On this day 155 years ago, the people of Galveston, TX listened as Gen. Gordon Granger delivered the federal order that “all slaves are free,” and unwittingly planted the seeds for the Juneteenth celebration that is still widely observed to this day.
Juneteenth celebration, 1905
Of course, it was a full 2.5 years before this that President Abraham Lincoln declared in the Emancipation Proclamation that “all persons held as slaves … shall be then, thenceforward, and forever free.” And it was, of course, roughly 87 years before Lincoln’s address that our country’s forefathers proclaimed “all men are created equal, that they are endowed by their creator with certain unalienable rights, that among these are life, liberty, and the pursuit of happiness.” And even on June 19, 1865, slave owners in Galveston and beyond refused—some violently so—to honor their freedom.
But none of that could contain the jubilation of the newly freed black men and women of Texas.
As a quote in Hayes Turner’s essay goes: “The way it was explained to me, the 19th of June wasn’t the exact day the Negro was freed. But that’s the day they told them that they was free … And my daddy told me that they whooped and hollered and bored holes in trees with augers and stopped it up with [gun] powder and light and that would be their blast for the celebration.”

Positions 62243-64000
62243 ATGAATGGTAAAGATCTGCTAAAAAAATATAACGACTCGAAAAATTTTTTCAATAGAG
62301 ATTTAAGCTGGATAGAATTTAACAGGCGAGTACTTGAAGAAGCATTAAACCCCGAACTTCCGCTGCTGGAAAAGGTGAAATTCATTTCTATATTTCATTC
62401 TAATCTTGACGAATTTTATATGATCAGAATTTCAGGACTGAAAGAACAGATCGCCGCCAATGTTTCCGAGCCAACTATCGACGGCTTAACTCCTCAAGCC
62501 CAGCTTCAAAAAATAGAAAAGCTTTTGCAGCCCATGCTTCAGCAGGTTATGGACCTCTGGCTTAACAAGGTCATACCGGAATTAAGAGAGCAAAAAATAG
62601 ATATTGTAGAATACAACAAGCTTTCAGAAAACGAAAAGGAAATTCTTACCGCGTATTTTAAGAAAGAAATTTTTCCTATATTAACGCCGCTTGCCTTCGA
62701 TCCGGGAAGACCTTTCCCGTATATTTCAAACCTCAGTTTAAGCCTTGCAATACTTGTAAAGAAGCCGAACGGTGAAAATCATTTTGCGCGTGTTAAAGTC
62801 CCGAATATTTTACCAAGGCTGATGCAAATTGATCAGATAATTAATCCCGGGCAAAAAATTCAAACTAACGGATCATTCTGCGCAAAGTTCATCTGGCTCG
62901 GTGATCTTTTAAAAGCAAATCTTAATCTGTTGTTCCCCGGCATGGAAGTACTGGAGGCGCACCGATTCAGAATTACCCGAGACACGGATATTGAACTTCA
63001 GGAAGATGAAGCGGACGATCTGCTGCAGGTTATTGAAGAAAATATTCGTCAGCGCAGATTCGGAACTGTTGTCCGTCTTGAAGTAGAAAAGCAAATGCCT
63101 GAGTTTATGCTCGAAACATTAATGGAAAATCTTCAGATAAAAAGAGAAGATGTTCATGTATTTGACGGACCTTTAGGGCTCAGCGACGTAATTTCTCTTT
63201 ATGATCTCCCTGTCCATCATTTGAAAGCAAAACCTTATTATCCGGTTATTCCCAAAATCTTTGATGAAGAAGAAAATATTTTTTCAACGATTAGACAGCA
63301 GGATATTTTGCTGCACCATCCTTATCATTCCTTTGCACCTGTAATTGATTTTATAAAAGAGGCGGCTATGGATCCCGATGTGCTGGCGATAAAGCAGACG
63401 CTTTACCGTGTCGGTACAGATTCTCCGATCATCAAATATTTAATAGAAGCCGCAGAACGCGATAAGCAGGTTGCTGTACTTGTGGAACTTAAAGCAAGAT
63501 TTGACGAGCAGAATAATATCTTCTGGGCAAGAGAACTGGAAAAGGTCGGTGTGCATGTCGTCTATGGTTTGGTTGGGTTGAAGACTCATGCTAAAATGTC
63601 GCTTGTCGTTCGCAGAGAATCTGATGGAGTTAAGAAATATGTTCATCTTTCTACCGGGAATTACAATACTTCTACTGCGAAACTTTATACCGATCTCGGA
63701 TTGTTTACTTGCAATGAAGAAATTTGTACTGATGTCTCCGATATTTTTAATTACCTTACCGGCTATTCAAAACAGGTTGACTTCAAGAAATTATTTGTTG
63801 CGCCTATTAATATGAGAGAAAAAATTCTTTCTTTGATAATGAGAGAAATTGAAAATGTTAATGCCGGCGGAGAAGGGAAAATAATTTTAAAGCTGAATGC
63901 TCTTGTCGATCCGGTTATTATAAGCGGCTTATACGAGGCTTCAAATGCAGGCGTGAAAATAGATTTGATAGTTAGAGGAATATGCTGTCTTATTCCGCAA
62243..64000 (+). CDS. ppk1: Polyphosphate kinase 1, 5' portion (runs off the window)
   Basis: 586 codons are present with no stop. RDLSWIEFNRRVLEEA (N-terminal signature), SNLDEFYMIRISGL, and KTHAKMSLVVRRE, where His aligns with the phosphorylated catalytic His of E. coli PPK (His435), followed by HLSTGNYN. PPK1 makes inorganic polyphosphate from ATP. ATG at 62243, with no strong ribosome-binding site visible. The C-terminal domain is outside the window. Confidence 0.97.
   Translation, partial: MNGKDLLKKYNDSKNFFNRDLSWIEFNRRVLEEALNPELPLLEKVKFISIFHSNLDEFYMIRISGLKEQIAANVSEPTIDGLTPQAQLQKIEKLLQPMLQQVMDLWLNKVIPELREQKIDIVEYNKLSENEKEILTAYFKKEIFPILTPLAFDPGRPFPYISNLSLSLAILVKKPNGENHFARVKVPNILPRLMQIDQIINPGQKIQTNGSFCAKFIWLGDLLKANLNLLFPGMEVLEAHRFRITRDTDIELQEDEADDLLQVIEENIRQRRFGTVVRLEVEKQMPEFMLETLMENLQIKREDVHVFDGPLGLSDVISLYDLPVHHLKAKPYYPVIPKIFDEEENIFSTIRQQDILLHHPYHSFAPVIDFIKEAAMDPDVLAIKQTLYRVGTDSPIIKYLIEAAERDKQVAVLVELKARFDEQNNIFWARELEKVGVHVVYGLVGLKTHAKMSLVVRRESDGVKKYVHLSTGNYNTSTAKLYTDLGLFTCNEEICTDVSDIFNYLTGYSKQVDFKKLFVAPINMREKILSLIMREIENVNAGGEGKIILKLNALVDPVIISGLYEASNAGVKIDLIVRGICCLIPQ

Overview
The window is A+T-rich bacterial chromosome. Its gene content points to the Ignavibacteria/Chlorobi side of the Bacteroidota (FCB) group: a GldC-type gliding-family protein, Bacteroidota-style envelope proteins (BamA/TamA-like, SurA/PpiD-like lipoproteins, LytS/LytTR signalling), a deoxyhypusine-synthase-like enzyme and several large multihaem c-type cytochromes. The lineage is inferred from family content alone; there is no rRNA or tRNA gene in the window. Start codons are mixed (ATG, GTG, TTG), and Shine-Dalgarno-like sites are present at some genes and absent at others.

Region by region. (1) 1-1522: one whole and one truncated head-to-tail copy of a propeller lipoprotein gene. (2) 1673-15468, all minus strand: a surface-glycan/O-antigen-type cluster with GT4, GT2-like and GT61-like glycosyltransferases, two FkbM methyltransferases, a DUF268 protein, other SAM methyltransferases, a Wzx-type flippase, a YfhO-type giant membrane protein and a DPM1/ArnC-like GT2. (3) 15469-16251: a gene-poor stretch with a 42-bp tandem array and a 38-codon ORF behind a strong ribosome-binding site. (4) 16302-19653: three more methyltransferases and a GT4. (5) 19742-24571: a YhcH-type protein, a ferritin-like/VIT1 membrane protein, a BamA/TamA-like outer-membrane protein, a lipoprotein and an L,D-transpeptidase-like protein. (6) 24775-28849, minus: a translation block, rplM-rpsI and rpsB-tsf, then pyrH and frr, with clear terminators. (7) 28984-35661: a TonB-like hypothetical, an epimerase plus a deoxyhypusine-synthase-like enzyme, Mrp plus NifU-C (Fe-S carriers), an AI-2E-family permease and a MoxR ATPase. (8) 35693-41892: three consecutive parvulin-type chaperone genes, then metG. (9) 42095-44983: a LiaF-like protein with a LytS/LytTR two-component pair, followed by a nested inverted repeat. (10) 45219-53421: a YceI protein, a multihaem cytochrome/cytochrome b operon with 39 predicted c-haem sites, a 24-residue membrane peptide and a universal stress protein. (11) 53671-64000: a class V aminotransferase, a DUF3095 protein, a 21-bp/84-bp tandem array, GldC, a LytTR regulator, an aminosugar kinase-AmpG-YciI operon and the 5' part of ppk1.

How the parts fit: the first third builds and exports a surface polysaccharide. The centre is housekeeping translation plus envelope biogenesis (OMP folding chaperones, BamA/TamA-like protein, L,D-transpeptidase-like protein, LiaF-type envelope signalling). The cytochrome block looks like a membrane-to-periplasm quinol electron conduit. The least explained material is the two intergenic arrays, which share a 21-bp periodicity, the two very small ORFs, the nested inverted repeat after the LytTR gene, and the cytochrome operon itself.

With that, they bravely claimed the day and all those to follow as their own. Exactly a year later, Juneteenth was born as a means of rejoicing in the historic occasion, and today, we join in that celebration.
We also recognize that the declaration on June 19th 1865—not unlike those on January 1, 1863 and July 4, 1776, and many others to follow—did not end the oppression of people of color in our nation. And as we mark the hard-fought victories in the fight to ensure equality for all in our nation, we reaffirm our commitment to diversity, equity, and inclusion. We hope you will join us.